A common dating quandary—how to deal with a boyfriend's annoying friends—factors into the plot of Rallison's 2007 novel How to Take the Ex out of Ex-Boyfriend. When sixteen-year-old Giovanna's boyfriend Jesse chooses to support the campaign of a snobby friend rather than aid her twin brother in his run for student council president, she rashly ends the relationship. Too late, she realizes that she made a mistake, and now her job is to make Jesse jealous enough of her new dates to take time out of his campaign-manager duties and woo her back. Although a Publishers Weekly reviewer noted that Jesse's appeal to Giovanna is "somewhat of a mystery," How to Take the Ex out of Ex-Boyfriend benefits from a "spunky protagonist" and a "satisfying" end to the teen-friendly story. In School Library Journal, Stephanie L. Petruso recommended the novel to fans of authors Meg Cabot and Cathy Hopkins, calling it a "breezy look at high school life," and a Kirkus Reviews writer dubbed the book characteristic Rallison: "fast-paced and funny."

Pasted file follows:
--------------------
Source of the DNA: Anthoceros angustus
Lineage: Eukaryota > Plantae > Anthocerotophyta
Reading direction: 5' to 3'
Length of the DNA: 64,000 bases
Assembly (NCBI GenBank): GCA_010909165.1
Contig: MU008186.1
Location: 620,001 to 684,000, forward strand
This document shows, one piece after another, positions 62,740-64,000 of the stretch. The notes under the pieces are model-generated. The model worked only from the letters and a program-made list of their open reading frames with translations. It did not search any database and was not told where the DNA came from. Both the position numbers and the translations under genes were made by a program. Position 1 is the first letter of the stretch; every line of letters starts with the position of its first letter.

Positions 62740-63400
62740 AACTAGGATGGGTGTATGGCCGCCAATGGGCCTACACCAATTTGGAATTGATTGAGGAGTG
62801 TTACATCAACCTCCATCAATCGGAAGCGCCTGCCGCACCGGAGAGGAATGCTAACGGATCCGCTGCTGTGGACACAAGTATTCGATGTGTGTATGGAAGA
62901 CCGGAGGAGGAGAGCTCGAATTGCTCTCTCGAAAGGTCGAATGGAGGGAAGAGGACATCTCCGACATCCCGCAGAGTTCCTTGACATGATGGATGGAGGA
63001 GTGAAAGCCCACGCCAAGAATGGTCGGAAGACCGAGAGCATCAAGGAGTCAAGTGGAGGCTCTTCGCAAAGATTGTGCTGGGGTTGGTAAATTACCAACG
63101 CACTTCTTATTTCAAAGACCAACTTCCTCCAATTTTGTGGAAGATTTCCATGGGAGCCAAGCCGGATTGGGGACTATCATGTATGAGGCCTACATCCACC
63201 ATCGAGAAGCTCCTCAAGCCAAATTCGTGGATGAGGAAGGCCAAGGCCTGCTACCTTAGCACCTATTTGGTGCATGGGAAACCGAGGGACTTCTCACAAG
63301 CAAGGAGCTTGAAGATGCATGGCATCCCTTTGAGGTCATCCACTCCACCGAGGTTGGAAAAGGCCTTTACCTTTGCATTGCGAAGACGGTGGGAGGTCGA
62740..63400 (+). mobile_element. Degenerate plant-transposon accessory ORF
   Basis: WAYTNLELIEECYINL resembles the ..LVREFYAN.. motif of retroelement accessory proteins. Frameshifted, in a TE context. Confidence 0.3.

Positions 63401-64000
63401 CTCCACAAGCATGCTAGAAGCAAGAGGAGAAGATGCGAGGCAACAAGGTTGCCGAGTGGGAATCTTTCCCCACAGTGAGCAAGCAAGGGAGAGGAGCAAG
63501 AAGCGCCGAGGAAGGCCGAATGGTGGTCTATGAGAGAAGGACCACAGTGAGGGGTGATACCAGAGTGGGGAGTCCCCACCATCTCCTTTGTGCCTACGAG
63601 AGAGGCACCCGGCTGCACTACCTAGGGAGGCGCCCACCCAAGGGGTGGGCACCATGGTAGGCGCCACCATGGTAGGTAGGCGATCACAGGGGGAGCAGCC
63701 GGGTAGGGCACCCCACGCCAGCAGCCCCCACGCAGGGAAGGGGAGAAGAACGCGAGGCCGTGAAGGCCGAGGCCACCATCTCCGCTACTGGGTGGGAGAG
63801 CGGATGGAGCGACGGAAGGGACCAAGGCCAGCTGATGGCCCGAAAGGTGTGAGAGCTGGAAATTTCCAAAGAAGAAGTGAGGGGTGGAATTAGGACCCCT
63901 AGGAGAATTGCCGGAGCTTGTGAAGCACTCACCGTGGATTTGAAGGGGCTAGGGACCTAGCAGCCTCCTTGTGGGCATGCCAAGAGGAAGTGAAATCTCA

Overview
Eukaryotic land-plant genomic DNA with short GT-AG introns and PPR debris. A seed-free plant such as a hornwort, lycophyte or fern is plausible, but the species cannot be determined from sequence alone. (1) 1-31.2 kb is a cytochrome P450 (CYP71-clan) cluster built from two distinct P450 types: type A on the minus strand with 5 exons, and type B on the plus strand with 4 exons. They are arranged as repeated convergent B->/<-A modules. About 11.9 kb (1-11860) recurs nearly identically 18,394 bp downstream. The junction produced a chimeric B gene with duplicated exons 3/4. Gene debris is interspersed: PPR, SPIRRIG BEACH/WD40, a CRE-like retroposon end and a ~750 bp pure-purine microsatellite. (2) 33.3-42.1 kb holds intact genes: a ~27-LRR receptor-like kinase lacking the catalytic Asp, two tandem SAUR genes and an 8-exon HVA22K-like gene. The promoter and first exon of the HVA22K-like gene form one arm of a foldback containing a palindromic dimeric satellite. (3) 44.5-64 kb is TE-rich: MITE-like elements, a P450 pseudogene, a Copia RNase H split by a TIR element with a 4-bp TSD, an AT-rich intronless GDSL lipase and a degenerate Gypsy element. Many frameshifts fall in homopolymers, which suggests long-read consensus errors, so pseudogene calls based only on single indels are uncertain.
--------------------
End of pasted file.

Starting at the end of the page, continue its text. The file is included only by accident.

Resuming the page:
BIOGRAPHICAL AND CRITICAL SOURCES:
Booklist, May 15, 2002, John Peters, review of Playing the Field, p. 1597; November 1, 2004, Debbie Carton, review of Life, Love, and the Pursuit of Free Throws, p. 486; October 15, 2005, Hazel Rochman, review of Fame, Glory, and Other Things on My To-Do List, p. 43; January 1, 2007, Debbie Carton, review of It's a Mall World after All, p. 83.
Bulletin of the Center for Children's Books, July, 2002, review of Playing the Field, p. 416.
Kirkus Reviews, October 15, 2003, review of All's Fair in Love, War, and High School, p. 1275; August 1, 2004, review of Life, Love, and the Pursuit of Free Throws, p. 748; August 15, 2005, review of Fame, Glory, and Other Things on My To-Do List, p. 921; October 1, 2006, review of It's a Mall World after All, p. 1023; May 15, 2007, review of How to Take the Ex out of Ex-Boyfriend.